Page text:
Saturday, May 18, 2013

IBJ Exposes Self-Dealing By Angie's List CEO Bill Oesterle

This has to be one of the more unusual investigative pieces done by one of the Indianapolis Business Journal's excellent reporters. The latest edition of the IBJ features a front-page story by Chris O'Malley titled, "Oesterle sells land, reaping millions, Angie's List $6.3 million price exceeded assessed value." It's quite the case of self-dealing by a man the publication has followed throughout his business career and upon whom it has heaped plenty of glowing praise and adoration. Some critics would argue that the publication has been a bit too generous in its coverage of Oesterle and the business he co-founded with Angie Hicks because of his close relationship with its chairman and owner, Mickey Maurer, who also sits on the board of directors of Angie's List. That's why the scathing story in today's edition comes as such a surprise.

O'Malley explains how Oesterle formed a separate company, Henry Amalgamated, in which he owns a 70% stake, to acquire nearly 40 parcels of property on the city's near eastside. Karl Northern owns the minority interest. That company, in turn, leased their property at premium lease rates to Angie's List for its expanding headquarters and operations. The combined assessed value of the properties owned by Henry Amalgamated is just $2.625 million; however, Angie's List is acquiring the properties from their CEO's company for $6.25 million. Oesterle defends the sale, claiming that no cash is exchanging hands, at least cash that came from his hands. That's because Mayor Greg Ballard, who has received large campaign contributions from Oesterle, was very generous with your tax dollars and gave Oesterle's company $4.6 million in incentives from the downtown TIF district after the company pledged to keep its headquarters in downtown rather than relocating to the suburbs. Oesterle allowed the value of those incentives to go to Angie's List as part of the sale.
The parcels Henry Amalgamated bought with city incentives, mostly on the western edge of Angie's campus, were not sold to Angie's at a profit, Oesterle told the IBJ. he said those parcels were simply transferred to Angie's from Henry Amalgamated, with no money exchanged. Essentially, then, the value of city incentives went to the company itself.
"It was almost four blocks of real estate. I thing [Angie's] got a very good deal," said Oesterle, prefacing his comments by saying he was speaking on behalf of Henry Amalgamated and not Angie's List.
Just how good the deal was for Oesterle's Henry Amalgamated is hard to say.
No one involved in the transaction would say how much Henry paid for older parcels, those bought without city incentives. It's also unclear how much money Henry has invested in renovating buildings, ranging from old houses to old trucking firms in and around the campus.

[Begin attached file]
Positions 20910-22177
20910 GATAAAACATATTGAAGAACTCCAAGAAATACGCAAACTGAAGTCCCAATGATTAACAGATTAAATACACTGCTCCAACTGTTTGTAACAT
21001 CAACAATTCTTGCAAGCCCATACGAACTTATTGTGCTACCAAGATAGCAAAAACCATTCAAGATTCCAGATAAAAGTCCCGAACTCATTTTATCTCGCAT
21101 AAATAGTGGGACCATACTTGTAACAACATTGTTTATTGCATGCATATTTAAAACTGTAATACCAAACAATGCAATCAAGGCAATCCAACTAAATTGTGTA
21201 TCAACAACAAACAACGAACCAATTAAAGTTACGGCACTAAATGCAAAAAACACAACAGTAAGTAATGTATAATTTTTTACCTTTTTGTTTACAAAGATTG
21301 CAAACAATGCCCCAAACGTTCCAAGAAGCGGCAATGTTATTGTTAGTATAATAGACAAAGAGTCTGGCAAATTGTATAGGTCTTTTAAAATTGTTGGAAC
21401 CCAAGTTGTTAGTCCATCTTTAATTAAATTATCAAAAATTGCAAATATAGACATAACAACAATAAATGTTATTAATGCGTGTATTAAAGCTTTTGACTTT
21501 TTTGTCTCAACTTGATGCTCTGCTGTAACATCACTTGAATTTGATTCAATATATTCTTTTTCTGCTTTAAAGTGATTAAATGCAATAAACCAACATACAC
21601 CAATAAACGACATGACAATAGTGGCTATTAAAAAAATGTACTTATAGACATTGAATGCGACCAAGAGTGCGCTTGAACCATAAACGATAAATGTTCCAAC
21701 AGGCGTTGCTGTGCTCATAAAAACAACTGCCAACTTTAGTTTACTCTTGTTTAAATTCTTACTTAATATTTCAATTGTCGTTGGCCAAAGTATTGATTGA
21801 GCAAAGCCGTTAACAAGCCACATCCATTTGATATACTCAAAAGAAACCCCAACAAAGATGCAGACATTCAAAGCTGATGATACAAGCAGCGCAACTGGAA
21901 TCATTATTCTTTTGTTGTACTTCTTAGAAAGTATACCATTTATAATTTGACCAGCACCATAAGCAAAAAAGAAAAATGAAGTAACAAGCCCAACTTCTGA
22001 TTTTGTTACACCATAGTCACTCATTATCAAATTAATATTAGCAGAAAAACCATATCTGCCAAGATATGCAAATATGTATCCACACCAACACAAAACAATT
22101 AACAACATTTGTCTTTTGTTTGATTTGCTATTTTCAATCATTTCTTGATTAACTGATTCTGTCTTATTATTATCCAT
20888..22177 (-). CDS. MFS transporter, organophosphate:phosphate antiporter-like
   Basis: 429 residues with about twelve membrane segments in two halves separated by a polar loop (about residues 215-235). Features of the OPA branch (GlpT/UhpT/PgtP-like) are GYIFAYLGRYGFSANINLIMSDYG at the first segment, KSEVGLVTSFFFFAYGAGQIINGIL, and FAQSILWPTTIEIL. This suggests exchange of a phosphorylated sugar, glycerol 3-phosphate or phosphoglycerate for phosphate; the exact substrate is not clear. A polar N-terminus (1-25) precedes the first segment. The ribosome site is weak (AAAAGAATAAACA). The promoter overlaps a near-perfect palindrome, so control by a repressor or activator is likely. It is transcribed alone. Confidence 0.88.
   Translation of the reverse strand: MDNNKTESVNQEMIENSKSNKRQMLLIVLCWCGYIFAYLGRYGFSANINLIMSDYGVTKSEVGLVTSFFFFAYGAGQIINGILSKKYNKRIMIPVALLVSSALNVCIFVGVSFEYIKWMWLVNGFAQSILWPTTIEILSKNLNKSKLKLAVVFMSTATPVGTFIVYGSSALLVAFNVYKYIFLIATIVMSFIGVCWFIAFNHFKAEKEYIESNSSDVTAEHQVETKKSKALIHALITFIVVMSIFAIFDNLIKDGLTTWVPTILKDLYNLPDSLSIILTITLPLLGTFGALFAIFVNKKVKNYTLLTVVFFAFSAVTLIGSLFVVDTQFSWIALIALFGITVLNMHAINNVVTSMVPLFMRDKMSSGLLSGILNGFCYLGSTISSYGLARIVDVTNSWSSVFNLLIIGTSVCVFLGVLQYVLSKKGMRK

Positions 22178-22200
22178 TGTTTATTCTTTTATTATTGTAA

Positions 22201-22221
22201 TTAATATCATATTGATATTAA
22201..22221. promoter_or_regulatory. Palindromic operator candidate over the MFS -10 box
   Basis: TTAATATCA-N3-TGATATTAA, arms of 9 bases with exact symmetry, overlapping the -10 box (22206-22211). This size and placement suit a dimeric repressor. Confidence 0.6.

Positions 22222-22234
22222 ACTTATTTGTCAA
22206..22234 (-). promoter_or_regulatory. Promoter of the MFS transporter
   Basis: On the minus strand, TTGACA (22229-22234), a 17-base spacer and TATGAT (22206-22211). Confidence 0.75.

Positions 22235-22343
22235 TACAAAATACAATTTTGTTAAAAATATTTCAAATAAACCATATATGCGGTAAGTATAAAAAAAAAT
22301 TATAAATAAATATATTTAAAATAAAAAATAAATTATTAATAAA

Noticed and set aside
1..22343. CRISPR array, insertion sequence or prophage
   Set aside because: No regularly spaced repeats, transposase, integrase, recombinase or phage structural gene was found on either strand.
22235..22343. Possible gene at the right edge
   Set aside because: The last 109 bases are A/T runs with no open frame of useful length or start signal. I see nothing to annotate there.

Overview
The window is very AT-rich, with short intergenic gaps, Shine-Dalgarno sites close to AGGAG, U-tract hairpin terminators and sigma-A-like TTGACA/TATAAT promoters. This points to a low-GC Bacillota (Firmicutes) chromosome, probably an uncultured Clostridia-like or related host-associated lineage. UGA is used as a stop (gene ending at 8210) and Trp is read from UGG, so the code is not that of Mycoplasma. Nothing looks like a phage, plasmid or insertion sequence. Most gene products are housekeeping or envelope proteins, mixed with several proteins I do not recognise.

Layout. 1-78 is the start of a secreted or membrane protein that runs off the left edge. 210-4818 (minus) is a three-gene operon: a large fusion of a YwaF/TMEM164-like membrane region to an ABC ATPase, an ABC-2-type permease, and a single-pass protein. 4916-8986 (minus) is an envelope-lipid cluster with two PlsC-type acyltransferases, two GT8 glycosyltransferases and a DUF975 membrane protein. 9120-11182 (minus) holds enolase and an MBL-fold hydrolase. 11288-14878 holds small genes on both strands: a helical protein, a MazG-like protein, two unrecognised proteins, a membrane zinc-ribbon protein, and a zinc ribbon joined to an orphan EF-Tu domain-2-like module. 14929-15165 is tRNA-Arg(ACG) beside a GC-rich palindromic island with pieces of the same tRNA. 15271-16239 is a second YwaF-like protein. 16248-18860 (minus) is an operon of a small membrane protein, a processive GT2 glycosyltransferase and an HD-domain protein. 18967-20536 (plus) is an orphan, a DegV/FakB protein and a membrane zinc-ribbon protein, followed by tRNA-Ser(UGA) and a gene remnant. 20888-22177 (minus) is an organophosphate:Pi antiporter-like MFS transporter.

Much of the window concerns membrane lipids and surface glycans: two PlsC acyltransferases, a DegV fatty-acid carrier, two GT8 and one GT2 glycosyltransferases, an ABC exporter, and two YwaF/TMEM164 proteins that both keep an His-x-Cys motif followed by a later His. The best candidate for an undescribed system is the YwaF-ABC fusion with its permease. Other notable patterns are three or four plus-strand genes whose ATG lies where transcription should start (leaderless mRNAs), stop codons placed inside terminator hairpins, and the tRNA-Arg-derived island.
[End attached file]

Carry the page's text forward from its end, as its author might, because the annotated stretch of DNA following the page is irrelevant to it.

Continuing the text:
I think the better response is that both Oesterle and Angie's List got a good deal. It was the taxpayers, as usual, who got left holding the bag. O'Malley cites SEC records as showing Angie's paid Henry about $1 million in rent, of which $735,590 was credited to Oesterle's stake in Henry. That contrasts with the CEO salary he earned that same year of $736,149.

O'Malley spoke to one Angie's List director, John Biddinger, who defended the transaction. Biddinger, who chairs the board's audit committee, told O'Malley that the company hired outside experts to appraise the properties, a process he described as "deliberative, taking about a year." O'Malley's story has no comment from Mickey Maurer and makes no mention of the fact that the IBJ's owner sits on Angie's List board of directors.

Incidentally, O'Malley's story mentions that Henry Amalgamated is named after Oesterle's best friend, Henry Hauser, with whom he co-owned an advertising agency that went by the name Young Isaac, Inc. in Columbus, Ohio. Hauser and Oesterle sold Young Isaac to People To My Site, Inc. in 2008 for an undisclosed price. Hauser formerly served on the board of directors of Angie's List. I would be curious to know if Angie's List contracted any of its marketing services to Young Isaac during the period of time that the company was racking up tens of millions of dollars in losses annually while spending a shit load of money on advertising. What am I talking about? Angie's List has never turned a profit in its 18 years of doing business. Tim Durham must be sitting in that federal prison cell down in Kentucky scratching his head wondering where he went so wrong with his Fair Finance compared to how well Oesterle has done with Angie's List despite not earning a single dollar of profit in its nearly two decades of existence.

1 comment:

Paul K. Ogden said...

The reported a profit for one quarter I Angie's entire history. One out of 72 isn't that bad.